In my role as Shadow Minister for Policing I spoke in a recent debate on fire and policing in Greater Manchester:

The Minister will be delighted to know that I will not repeat at length my arguments against the course that the Government have taken on police and fire mergers. I will, however, begin by saying that the core of our objection last year concerned local demand and local consent. We thought then—and still think today—that it is wrong to force a merger of police and fire authorities on an area that does not want one.

Thankfully, that does not apply to these draft orders, which have received the consent of the Greater Manchester Combined Authority and are part of a wider devolution deal. That deal should enable the Manchester city region to adapt, to the extent that any level of government can, to the extremely difficult combination of reduced service funding and increased service demand that they will face over coming years. We welcome the devolution settlement as a way to bring powers together at a level where they can be used effectively and their use can be held accountable effectively.

There is a long history of local authorities working together across Greater Manchester, with or without a permanent statutory framework, which bodes well for ​such reforms. That history of co-operation in major cities is one that the Conservative party has not generally had much respect for, so I am delighted by the apparent change of heart. We still have serious concerns about the fragmentation and incoherence of this Government’s attempts at devolution within England thus far, but that need not prevent us from endorsing reforms if they go in the right direction.

I hope that none of us assumes that the devolution process has gone far enough to put in place genuine devolution to Manchester. Our local areas need more control over revenue raised locally, so that such deals will not simply transfer responsibility for cuts made by central Government. Governments should never pass the buck without passing the bucks. Local government needs a system for national funding that is fair, transparent and based on real need—not sweetheart deals with Ministers at meetings in cars outside Downing Street. That is particularly important for areas such as fire and rescue and policing, where community safety is paramount.

More generally, the current model of piecemeal reform is inadequate. Restructuring should not be imposed from the top down and cannot be based only on local authorities going cap in hand to Ministers either. We need to make devolution the default if we are to open up public services to the experience and creativity of local areas and truly demonstrate our trust in the people who are most affected by changes in policy.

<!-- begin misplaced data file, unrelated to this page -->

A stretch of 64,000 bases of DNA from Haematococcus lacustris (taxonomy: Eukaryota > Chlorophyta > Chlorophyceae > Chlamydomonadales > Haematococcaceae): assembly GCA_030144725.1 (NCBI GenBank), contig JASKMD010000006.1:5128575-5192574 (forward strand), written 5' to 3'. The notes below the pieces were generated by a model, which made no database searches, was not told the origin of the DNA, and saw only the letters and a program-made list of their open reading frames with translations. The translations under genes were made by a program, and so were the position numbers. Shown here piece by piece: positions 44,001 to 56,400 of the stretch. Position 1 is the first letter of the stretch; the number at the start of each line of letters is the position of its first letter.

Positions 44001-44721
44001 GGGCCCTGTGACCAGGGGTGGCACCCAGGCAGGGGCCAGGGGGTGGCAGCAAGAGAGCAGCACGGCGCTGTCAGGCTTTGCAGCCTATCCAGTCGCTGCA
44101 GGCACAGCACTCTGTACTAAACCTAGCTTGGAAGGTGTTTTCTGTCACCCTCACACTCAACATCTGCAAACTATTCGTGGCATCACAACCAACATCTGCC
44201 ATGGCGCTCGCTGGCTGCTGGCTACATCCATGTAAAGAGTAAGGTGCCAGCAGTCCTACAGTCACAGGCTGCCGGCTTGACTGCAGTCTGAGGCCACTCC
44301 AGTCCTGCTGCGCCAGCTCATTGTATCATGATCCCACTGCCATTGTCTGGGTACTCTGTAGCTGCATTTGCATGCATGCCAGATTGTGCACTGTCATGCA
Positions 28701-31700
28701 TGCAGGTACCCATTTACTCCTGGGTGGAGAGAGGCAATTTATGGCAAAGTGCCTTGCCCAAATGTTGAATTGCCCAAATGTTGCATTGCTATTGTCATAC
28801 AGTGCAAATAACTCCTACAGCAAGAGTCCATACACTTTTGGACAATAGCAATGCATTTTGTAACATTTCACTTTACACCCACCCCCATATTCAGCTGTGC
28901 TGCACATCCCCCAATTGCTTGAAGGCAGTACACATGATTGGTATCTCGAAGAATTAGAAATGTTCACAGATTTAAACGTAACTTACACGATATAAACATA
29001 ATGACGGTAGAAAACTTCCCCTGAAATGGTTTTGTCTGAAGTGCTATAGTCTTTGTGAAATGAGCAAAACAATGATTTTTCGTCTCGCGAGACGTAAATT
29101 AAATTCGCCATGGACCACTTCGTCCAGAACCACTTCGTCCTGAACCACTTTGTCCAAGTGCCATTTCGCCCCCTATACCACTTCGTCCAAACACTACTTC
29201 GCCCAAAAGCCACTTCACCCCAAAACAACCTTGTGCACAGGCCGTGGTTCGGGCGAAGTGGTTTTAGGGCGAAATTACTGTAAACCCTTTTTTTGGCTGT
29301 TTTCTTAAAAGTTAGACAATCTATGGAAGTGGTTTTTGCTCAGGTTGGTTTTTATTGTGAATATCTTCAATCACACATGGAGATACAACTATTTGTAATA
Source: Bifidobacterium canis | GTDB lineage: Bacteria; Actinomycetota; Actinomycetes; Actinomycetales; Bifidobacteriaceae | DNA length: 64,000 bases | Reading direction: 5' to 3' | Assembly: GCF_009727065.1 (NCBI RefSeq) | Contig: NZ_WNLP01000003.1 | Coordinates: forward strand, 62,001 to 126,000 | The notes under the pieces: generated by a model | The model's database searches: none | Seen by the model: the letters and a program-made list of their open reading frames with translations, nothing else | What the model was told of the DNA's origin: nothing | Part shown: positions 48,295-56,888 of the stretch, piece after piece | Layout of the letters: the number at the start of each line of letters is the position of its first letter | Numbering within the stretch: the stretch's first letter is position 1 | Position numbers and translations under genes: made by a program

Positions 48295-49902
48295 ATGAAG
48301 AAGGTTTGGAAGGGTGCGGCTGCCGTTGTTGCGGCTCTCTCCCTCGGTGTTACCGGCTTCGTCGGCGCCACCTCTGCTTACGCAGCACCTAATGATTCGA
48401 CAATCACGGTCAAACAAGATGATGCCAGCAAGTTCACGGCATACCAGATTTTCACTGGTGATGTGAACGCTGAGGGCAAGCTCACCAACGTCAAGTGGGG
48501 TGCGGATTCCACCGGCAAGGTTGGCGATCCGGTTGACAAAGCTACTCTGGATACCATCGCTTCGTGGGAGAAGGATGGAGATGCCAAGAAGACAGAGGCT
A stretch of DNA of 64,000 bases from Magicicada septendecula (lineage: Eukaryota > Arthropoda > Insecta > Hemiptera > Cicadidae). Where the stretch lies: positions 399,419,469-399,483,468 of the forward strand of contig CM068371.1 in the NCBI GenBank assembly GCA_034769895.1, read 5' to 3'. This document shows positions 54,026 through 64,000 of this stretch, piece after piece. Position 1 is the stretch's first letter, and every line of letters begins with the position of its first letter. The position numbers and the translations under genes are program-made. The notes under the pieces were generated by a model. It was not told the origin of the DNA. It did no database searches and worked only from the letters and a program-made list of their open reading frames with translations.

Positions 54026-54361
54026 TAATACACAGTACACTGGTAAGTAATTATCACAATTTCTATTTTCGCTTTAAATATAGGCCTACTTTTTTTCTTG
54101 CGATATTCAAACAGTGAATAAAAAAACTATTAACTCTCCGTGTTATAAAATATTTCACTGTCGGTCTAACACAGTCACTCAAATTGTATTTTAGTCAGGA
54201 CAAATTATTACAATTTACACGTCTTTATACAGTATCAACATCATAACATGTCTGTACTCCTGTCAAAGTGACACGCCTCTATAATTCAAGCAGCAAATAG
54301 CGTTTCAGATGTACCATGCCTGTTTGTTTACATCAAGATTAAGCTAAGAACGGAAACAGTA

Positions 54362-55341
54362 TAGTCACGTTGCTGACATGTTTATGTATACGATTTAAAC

The Greater Manchester Combined Authority consent documents noted that the draft orders

“will need to be in place by February 2017 at the latest to allow sufficient time for Mayoral candidates to be fully aware of the powers of the elected Mayor and to prepare a manifesto.”

Clearly, that has not happened, since it is now the middle of March and some of the legislation determining the new Mayor’s powers is still not fully confirmed. Does the Minister have an explanation?

More broadly, this is the first case—apart from the now well-established arrangements in Greater London—where full accountability and power relating to policing will be assigned to the elected Mayor of a city region. The fact that responsibility for fire and rescue services will be mixed in at the same time makes it doubly significant, because the Mayor of London does not have direct responsibility for fire and rescue. There is now an urgent case to be made that the new Mayor of Greater Manchester will have a truly unprecedented degree of authority across those two public services. It will be an important test case for future structural reform.

It is important to note that the offices of Mayor of the Greater Manchester Combined Authority and of police and crime commissioner for the area have already been combined to some extent for almost two years now, because Tony Lloyd, Labour’s elected PCC, was appointed as interim Mayor on 29 May 2015. He has served in both capacities admirably and has set an ​excellent standard, which I am sure my right hon. Friend the Member for Leigh (Andy Burnham) will live up to, starting on 8 May.

To sum up, we support the draft orders. They will help to cement the devolution settlement for Greater Manchester, which has received the agreement of local authorities and residents in and around that great city. I hope that members of all parties will join me in wishing the new Mayor well in helping the city region to deal with the undoubted challenges of the future.

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